Bangladesh students’ protests a result of anger building over official apathy for road safety, weak governance

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Since 29 July, students in Bangladesh have been out on the streets demanding that the government take action against those who violated traffic rules and indulge in negligent and rash driving, and make the roads safer for its citizens. Students have been checking licences of vehicles and drivers, and streaming live videos on Facebook. The peaceful protests, however, turned violent on Saturday. While students accused the police of using rubber bullets at peaceful protesters, the police denied it. Now reports have emerged that the Bangladesh Chhatra League, the student wing of the ruling party, was actually behind the attacks on students on Saturday. Greeshma Rai of Firstpost spoke to journalists, students and professors in Dhaka, to get a first-person account of what actually transpired on Saturday.
Students in Bangladesh have been protesting against lack of road safety for close to a week now. The ruling Awami League government has tried many methods to curb the protests which have brought the State to a standstill for eight days now. It is therefore, not very surprising that certain groups indulged in violence to disperse the crowd, which up until now had been peaceful.
These unprecedented protests were led by school and college-going students between the ages of 11 and 17 who have no political affiliation. Statements were made by the ruling government regarding involvement of ex-prime minister Begum Khaleda Zia of the Bangladesh Nationalist Party but looking at the nature of the protests, nobody in Bangladesh questioned the motivations of these young students.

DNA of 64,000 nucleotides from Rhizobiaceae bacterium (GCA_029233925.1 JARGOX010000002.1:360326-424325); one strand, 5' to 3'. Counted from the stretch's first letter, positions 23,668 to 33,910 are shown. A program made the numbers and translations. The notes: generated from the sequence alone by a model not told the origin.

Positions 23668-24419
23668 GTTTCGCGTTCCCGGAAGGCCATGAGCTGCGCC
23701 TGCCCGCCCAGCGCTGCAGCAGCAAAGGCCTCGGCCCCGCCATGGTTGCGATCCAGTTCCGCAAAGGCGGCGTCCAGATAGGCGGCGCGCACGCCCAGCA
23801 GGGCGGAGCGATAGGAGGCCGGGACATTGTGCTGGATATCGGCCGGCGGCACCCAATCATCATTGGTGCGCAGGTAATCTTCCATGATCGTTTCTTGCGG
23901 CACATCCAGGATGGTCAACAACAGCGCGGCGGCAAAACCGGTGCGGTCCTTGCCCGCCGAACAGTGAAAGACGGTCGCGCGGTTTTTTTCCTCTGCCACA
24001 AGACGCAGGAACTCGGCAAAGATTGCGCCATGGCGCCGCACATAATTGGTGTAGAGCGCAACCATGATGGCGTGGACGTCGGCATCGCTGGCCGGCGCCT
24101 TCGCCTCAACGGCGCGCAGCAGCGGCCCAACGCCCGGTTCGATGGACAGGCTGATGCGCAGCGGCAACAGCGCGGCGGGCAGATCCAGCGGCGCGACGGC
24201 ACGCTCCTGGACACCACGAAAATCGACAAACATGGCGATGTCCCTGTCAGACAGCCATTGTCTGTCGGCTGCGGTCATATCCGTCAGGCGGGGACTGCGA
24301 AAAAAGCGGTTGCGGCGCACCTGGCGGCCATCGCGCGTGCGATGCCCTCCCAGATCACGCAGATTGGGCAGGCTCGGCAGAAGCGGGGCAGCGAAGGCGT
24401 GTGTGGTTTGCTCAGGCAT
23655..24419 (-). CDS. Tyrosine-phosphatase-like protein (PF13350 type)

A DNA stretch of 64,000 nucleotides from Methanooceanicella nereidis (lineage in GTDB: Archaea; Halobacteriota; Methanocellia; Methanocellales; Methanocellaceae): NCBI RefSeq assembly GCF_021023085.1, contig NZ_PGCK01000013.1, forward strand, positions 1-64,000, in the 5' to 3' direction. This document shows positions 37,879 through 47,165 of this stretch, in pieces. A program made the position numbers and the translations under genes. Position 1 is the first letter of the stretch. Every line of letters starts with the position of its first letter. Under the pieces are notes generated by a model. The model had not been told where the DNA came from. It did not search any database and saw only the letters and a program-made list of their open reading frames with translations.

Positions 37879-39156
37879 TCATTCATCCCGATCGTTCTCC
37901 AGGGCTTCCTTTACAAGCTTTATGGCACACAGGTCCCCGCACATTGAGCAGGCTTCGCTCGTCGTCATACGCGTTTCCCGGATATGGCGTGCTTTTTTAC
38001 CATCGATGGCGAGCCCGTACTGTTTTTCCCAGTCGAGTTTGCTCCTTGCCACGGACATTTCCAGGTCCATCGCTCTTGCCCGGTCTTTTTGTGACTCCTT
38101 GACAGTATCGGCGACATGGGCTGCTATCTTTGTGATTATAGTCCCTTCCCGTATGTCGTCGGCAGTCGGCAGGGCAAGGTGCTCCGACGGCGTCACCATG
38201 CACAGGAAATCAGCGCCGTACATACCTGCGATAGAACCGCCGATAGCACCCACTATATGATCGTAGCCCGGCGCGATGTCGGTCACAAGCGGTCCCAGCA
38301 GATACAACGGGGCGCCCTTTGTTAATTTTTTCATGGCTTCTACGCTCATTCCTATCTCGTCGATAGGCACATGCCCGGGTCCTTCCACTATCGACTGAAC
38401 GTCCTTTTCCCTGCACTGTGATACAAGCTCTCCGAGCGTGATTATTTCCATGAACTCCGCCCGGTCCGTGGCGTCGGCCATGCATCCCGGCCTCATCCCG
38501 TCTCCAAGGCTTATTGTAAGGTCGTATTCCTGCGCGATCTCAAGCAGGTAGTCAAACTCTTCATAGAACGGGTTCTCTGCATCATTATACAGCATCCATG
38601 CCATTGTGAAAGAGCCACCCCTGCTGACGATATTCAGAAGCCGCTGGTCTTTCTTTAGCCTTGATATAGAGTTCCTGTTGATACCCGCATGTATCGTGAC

Student protesters turned violent in Bangladesh capital Dhaka on Saturday. Image courtesy: Md Abusufian JewelStudent protesters were reportedly attacked in Bangladesh’s capital by the student wing of the ruling party on Saturday. Image courtesy: Md Abusufian Jewel
The protests are a result of anger building among students because of regular deaths due to road accidents caused by negligent and rash driving. The tragic death of two students of Shaheed Ramiz Uddin Cantonment College caused by negligent driving was the tipping point.
Coupled with this was the apathy of the government. Shahajahan Khan, Minister for Shipping, is also the executive president of the Bangladesh Road Transport Workers’ Federation, which is dominated by private bus operators. When asked about the deaths, Khan smiled and responded with something along the lines of: ‘Aren’t these accidents common?’
He has been regularly blamed for stalling traffic-related regulations and it was evident why he made a statement like this.
His statement furthered inflamed the outrage against the student deaths. Protests started with the students from Shaheed Ramiz Uddin Cantonment College taking to the streets. They were joined by more students and protests spread across the country.In Dhaka, wherever there are schools, the students have gathered outside with placards and slogans.